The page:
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Training Camp Battles: The Defense

On Thursday Matt broke down the potential battles among the bottom six forwards, and today I’m turning the attention to the defense.

The Wiz
The Wiz

The blueline for the 2013/2014 Blue Jackets will look very much like the group that almost made the playoffs last season, with six of the seven regulars returning. Adrian Aucoin departed via free agency.

The Locks

Fedor Tyutin led the Jackets in defenseman scoring with 22 points, while playing in all 48 games. He provides steady play in all three zones, and is easily the team's most complete defenseman. He's also a near-lock for Team Russia at the 2014 Sochi Olympics in Russia.

Jack Johnson finished three points behind Tyutin offensively, and though he's not as adept as Tyutin in the defensive zone, he did show improvement while playing without the puck. You'll never convince those who use advanced stats as their primary resource that he is a valuable member of this team, but he is a threat offensively, will throw his weight around, and there's a very good chance he'll be named captain of the team. His leadership qualities are already evident from his letter-wearing with the Jackets and Team USA.

The second half of the self-proclaimed "Controlled Chaos" duo, along with Johnson, is James Wisniewski. Wiz is first and foremost an offensive defenseman, the shooter on the powerplay and risk-taker while playing five-on-five. Four of his five goals last season were on the powerplay.

If you talk to most Jackets fans, they'll probably tell you that Nikita Nikitin struggled last year. Two seasons ago, Nikki was acquired from the Blues and went on to lead the Jackets in points by a defenseman. He scored at a 0.59 PPG clip that year, but last season dropped to 0.24 PPG. He had some notable turnovers, and missed ten games. That said, he's still an important member of the defensive core, and is looking for a bounce-back year. He and Wisniewski have the big cannons from the point, and the expectation is that Nikki can be the shooter on the second powerplay unit, along with providing steady play five-on-five. He joined Tyutin and ten other defensemen on Russia's preliminary Olympic roster.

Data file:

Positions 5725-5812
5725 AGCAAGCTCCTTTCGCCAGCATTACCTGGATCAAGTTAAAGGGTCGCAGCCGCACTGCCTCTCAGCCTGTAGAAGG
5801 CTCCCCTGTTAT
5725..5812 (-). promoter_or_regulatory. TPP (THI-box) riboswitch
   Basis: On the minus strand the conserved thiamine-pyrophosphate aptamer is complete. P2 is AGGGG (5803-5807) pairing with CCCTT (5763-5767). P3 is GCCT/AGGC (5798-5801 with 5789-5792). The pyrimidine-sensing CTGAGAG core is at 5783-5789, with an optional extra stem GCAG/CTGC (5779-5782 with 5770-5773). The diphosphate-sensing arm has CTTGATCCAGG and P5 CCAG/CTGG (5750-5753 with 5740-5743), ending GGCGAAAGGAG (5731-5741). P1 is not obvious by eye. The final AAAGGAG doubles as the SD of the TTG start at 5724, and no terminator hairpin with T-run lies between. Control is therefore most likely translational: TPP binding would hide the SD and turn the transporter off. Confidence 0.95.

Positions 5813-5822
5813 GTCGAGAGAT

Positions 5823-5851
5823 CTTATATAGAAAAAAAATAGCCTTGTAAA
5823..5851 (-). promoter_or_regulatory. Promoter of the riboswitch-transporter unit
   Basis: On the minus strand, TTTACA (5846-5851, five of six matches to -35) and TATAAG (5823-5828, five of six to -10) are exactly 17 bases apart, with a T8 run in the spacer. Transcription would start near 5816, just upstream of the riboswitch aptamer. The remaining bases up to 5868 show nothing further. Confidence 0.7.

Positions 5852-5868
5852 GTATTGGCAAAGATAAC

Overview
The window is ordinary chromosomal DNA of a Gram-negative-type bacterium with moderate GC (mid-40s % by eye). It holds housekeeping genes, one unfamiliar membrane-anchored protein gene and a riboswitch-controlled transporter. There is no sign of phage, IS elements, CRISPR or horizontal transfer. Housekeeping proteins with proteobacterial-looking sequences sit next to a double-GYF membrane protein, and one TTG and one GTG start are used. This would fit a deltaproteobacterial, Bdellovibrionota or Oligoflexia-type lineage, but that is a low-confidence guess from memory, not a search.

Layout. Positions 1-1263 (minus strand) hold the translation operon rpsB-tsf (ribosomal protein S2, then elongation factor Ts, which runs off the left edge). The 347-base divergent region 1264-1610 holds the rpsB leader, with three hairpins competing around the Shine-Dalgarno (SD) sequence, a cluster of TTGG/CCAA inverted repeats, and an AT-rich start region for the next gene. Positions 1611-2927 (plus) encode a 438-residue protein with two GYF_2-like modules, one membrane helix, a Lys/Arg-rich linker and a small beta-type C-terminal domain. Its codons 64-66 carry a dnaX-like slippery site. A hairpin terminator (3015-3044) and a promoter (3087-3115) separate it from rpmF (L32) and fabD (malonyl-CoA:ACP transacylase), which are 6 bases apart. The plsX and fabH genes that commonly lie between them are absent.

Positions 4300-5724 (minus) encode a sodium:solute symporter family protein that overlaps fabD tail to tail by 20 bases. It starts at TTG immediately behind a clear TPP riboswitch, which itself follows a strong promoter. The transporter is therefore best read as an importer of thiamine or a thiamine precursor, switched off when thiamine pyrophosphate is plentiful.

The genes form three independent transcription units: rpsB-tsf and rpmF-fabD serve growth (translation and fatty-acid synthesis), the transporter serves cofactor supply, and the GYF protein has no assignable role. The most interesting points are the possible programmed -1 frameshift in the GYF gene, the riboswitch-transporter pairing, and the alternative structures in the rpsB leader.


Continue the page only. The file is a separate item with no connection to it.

I think it's safe to say that we were all surprised by the emergence of Dalton Prout last season. He's a no nonsense blueliner, steady as hell in his own zone. A season-ending injury to Ryan Murray, combined with unsteady play by some of younger blueliners, not to mention injuries, opened the door for Prout to be called up to Columbus. Once he arrived, he was there to stay. He will miss the start of camp due to offseason surgery, but the team is hopeful he can be ready to take to the ice sooner, rather than later.

The Safe Bets

With five of the seven spots on defense nailed down, the remaining competition for the final starting spot and seventh defender role are up for grabs. In most seasons, the 6th and 7th defensemen don't invoke many, if any, storylines, but this year is different, thanks to one Ryan Murray.

Murray, the 2nd overall pick from two years ago-a player who the New York Islanders reportedly wanted so badly they were willing to trade their entire slew of 2012 draft picks for-is finally ready for the big time after missing a vast majority of last season due to a shoulder injury. He was touted as NHL-ready leading up to his draft day, and it's finally time to see if he truly is. The thing is, with a high-end prospect like Murray, you want him playing...a lot. If he's one of the best six defensemen in training camp, it's a no brainer- keep him. If he's outplayed by even one of the non-locks, he should be sent to Springfield, where he can soak up the minutes and pro-style game. Ryan Murray should not, under any circumstance, be the team's seventh defenseman, rotting in the press box.